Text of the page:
Laser Absorption Chemical Species Tomography
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This thesis outlines two advancements in the field of limited data absorption tomography. First, a novel reconstruction algorithm integrating the use of level set methods is presented that incorporates the additional a priori knowledge of a distinct interface between the species of interest and co-flow. The added a priori further reduces the ill-posedness of the system to produce a final concentration distribution that explains the laser absorption measurements and is qualitatively consistent with advection/diffusion transport. The algorithm is demonstrated by solving a simulated laser tomography experiment on a turbulent methane plume, and is compared with the current state-of-the-art reconstruction algorithm. Given the limited number of attenuated measurements, accurate reconstructions are also highly dependent on the locations sampled by the measurement array. This thesis displays how the mathematical properties of the coefficient matrix, A, formed by the locations of the lasers, are related to the information content of the attenuation data using a Tikhonov reconstruction framework. This formulation, in turn, becomes a basis for a beam arrangement design algorithm that minimizes the reliance on additional assumed information about the concentration distribution. Using genetic algorithms, beam arrangements can be optimized for a given application by incorporating physical constraints of the beam locations. The algorithm is demonstrated by optimizing unconstrained and constrained arrangements of light sources and detectors. Simulated experiments are performed to validate the optimality of the arrangements.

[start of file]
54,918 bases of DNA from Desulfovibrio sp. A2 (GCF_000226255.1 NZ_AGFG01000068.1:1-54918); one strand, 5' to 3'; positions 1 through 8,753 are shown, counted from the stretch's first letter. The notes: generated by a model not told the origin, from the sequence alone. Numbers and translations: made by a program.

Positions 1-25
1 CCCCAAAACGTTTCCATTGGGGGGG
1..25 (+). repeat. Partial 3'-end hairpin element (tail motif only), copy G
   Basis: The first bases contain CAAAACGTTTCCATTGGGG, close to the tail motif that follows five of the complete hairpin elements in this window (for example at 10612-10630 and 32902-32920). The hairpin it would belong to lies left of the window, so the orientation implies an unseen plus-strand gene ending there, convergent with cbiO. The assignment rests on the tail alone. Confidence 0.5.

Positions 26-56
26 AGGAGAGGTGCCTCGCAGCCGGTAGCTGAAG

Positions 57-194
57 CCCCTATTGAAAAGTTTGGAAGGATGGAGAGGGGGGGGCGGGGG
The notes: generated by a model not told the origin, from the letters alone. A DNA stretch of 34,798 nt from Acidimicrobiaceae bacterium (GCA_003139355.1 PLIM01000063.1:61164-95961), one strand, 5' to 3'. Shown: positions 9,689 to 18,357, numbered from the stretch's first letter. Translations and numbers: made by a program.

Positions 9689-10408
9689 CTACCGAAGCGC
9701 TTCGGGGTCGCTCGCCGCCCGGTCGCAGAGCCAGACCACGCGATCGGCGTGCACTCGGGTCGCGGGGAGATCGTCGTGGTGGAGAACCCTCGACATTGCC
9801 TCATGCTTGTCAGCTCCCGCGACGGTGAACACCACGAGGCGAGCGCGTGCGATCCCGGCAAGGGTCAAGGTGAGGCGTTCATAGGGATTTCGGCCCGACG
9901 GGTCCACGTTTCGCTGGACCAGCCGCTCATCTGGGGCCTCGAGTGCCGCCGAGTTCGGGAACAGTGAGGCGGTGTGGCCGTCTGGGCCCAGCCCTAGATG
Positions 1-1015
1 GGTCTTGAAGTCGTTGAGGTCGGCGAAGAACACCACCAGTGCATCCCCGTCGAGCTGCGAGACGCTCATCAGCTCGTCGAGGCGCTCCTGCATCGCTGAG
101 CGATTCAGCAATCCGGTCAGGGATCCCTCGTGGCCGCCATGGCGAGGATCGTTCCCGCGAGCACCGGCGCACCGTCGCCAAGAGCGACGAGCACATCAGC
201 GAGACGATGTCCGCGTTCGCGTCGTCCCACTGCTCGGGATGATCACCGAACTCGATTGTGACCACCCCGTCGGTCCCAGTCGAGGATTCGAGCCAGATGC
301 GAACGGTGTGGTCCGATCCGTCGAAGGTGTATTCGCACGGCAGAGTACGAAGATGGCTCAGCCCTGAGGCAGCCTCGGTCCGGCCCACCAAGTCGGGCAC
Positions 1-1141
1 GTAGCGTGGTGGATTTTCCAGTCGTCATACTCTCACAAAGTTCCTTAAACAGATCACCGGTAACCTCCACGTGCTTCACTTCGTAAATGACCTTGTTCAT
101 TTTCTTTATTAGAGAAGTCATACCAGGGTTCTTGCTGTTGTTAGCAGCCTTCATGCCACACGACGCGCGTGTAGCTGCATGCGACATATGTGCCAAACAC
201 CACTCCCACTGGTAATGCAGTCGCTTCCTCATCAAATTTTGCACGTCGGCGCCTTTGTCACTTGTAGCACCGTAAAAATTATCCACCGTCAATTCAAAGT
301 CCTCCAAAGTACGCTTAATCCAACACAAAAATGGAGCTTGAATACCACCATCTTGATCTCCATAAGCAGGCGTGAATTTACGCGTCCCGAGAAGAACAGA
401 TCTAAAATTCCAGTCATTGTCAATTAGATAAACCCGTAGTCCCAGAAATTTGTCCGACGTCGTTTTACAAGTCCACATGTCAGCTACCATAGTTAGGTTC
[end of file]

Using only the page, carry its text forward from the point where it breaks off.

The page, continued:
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Matthew G Twynstra (2013). Laser Absorption Chemical Species Tomography. UWSpace. http://hdl.handle.net/10012/7688